China’s voice recognition champion iFlyTek said on Monday that its 2019 revenue is expected to surpass RMB 10 billion yuan (USD 1.4 billion) on the back of healthy development in its core artificial intelligence business.
Despite being added to a US trade blacklist last October, iFlyTek said it will report a net profit of RMB 732 million to RMB 894 million for 2019, representing year-on-year growth of between 35% to 65% amid a “complicated international and domestic economic environment”, according to a company statement.
Last year was a challenging one for Chinese tech companies as the tech cold war between the world’s two largest economies escalated.
Citing national security concerns, the US added Chinese telecoms leader Huawei Technologies to a so-called Entity list last May, banning it from buying US-made components and software.
Five months later, iFlyTek, along with 20 Chinese public security bureaus and seven other companies including facial recognition start-ups Sensetime, Megvii and Yitu, video surveillance specialists Hikvision and Dahua Technology, were added to the same trade blacklist over Beijing’s alleged surveillance of Uygur Muslims and other predominantly Muslim ethnic minorities in Xinjiang.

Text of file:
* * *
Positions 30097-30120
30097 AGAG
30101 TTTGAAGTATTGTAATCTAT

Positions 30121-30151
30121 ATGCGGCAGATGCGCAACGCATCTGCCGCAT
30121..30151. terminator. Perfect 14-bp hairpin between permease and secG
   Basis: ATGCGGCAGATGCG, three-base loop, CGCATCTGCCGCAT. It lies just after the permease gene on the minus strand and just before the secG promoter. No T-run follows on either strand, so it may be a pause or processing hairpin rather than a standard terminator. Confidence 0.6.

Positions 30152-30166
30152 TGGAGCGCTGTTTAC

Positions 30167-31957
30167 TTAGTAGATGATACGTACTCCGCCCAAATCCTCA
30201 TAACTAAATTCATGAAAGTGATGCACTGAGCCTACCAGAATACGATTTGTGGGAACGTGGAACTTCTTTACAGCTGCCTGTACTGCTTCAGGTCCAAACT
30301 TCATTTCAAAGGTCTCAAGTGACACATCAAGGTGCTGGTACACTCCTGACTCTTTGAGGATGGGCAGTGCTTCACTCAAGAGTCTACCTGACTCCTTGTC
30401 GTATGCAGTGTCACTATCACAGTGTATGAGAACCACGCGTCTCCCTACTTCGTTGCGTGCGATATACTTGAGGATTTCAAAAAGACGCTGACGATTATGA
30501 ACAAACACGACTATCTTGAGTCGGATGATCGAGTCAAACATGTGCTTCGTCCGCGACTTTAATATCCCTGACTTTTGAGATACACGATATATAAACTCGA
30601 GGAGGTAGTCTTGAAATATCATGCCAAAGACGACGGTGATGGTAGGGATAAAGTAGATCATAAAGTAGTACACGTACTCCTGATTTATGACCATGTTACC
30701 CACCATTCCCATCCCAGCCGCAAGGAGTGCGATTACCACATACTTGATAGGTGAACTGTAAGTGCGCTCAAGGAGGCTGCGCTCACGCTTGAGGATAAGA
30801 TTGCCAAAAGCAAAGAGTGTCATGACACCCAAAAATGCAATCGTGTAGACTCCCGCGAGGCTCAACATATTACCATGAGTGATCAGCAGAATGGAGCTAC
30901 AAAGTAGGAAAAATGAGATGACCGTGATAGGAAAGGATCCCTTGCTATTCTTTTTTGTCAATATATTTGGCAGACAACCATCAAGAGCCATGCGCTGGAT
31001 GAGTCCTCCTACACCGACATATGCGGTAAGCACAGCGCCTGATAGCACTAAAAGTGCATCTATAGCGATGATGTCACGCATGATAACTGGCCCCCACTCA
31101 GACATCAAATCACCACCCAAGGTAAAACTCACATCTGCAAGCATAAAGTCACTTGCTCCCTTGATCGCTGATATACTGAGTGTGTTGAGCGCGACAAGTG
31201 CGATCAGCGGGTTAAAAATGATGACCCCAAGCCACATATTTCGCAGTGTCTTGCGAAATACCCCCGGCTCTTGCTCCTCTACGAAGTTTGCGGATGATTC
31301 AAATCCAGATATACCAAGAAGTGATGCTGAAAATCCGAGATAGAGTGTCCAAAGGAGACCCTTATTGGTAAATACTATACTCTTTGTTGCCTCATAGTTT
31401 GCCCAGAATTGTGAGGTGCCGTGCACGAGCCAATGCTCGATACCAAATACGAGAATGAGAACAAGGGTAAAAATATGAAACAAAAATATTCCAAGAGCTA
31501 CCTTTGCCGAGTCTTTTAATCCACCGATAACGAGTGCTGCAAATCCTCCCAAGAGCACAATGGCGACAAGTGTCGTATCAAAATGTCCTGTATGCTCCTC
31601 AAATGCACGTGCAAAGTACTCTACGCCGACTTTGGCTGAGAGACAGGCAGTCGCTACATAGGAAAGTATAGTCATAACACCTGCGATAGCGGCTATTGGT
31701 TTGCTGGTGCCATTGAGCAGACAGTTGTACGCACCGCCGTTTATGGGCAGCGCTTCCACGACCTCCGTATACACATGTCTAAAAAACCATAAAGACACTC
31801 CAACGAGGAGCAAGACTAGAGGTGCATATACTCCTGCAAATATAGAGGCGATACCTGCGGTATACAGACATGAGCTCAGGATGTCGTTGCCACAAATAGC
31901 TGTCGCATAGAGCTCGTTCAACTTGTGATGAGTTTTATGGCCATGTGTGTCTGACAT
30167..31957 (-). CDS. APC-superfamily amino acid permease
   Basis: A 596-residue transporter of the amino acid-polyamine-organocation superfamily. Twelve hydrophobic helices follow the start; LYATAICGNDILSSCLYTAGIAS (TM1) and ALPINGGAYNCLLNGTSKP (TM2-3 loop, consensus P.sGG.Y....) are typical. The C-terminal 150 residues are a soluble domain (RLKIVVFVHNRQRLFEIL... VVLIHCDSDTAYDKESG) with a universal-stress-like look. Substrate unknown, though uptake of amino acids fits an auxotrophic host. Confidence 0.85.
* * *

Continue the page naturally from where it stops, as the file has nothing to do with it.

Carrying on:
However, iFlyTek brushed off its US entity list inclusion when it announced third quarter earnings of RMB 184 million on an earlier forecast of between RMB 141 million to 191 million.
In a new year message on the company’s official WeChat account the company said it will pursue original technology innovation as the trade war gradually evolves into a tech war, noting that AI applications are accelerating as more people take advantage of the technology.
iFlyTek was named one of China’s national AI champions in November 2017. Its translation products are used in 200 countries and regions around the world, while its smart education products are used by 35,000 schools in China and its smart doctor assistant is offered in over 1,200 community health centers in nearly 100 counties across the country.
This article first appeared in the South China Morning Post.